To Gap Year or Not to Gap Year

By Elizabeth Madden
Volume 69, Issue IV

Almost all of the seniors at Briarcliff high school pursue a secondary education immediately after graduation. The possibility of a “gap year” does not appeal to many, and almost seems to be viewed with a negative connota-tion; Ms. Ryan, school guidance counselor, explained that “in my seven years [of being a guidance counselor], I think I’ve had two students take a gap year. The other counselors have had about one or two in that same time frame.”

This staggeringly low number may be due to a multitude of reasons, but it is believed that it is mainly a product of the standards Briarcliff families hold for their kids. Ryan expressed her opinion that “at a place like Briarcliff, the expectation from the community is that a kid is going to go straight to college.” This may reflect the socio-economic status of families in the district, which can result in the idea that a gap-year is either delaying a student’s educational career or an “easy alternative.”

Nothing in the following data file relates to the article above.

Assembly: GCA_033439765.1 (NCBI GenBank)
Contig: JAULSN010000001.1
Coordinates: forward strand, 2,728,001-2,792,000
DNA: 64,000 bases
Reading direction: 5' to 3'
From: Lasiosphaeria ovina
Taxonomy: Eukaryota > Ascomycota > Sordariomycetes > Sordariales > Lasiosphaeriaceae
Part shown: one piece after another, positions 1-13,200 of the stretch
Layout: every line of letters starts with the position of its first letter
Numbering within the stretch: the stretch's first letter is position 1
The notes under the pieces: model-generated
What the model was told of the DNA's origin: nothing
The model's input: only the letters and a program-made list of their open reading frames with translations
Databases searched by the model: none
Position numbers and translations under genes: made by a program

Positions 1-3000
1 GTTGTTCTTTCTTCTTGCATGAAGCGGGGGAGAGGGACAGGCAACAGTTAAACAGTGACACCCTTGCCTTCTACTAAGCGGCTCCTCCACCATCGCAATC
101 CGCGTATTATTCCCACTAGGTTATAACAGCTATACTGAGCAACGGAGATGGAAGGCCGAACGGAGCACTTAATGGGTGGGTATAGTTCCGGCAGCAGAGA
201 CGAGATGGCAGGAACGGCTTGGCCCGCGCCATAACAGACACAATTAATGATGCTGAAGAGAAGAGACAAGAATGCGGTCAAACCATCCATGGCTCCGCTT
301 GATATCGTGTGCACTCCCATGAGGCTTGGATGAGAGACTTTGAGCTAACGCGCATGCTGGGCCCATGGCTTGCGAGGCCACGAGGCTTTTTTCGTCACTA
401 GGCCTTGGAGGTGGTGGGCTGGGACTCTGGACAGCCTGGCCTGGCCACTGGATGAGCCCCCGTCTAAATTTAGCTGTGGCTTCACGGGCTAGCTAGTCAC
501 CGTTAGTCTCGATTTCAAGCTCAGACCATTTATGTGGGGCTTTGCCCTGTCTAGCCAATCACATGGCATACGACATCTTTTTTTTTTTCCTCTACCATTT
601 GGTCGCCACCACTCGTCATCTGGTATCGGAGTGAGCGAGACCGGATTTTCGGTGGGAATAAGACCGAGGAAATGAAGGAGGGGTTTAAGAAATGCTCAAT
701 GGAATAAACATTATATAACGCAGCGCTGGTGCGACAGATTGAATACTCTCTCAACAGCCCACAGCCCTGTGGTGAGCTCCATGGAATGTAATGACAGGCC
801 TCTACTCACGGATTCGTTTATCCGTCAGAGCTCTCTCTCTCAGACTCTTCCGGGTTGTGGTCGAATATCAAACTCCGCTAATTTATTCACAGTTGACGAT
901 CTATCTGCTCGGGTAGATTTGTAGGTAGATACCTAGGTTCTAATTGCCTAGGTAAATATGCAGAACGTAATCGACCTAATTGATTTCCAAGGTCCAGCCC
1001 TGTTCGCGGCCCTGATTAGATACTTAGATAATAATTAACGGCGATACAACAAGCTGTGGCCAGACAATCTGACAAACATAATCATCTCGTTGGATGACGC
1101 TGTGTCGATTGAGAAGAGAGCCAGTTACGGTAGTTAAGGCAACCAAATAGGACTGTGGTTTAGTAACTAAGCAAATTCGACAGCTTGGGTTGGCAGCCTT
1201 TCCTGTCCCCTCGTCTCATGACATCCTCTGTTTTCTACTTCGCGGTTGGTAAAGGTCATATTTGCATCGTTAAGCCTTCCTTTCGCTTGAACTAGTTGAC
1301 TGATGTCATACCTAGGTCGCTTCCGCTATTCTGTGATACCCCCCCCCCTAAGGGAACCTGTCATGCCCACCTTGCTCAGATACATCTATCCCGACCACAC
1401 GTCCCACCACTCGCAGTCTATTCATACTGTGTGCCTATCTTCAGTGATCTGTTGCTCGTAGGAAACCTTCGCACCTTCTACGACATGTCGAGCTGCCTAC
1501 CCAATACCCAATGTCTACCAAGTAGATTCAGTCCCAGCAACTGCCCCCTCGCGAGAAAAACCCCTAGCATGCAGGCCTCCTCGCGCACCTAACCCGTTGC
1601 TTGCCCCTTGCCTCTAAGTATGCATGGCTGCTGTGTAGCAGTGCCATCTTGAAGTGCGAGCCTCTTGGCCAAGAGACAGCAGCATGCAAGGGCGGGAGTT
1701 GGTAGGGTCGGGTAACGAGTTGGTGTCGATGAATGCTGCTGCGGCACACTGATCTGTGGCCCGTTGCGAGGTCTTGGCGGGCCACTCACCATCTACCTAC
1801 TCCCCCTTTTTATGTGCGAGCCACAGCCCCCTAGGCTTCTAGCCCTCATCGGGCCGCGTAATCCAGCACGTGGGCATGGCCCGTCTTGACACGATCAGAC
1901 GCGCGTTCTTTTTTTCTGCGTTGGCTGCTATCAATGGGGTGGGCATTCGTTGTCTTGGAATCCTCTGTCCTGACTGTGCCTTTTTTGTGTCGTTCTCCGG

However, there are Briarcliff alumni who have benefited tremendously from taking a gap- year. An extraordinary example is Karthic Rao, who, when required by his school of choice (Harvard University) to take a gap year, founded his own start- up company and became very financially successful. Although this is a very exceptional scenario, it shows that taking a gap-year in no way hinders your academic future.

Ms. Ryan believes that there are many benefits to taking a gap year, remarking that one
of the main reasons for “Taking a gap year for a lot of kids is maturity,” as it gives students an entire year to focus on themselves, who they are, and what they want for their future. It also “Gives kids the opportunity to explore other interests before committing and continuing with their educational career,” which is essential for any student to make the most out of their college experience.


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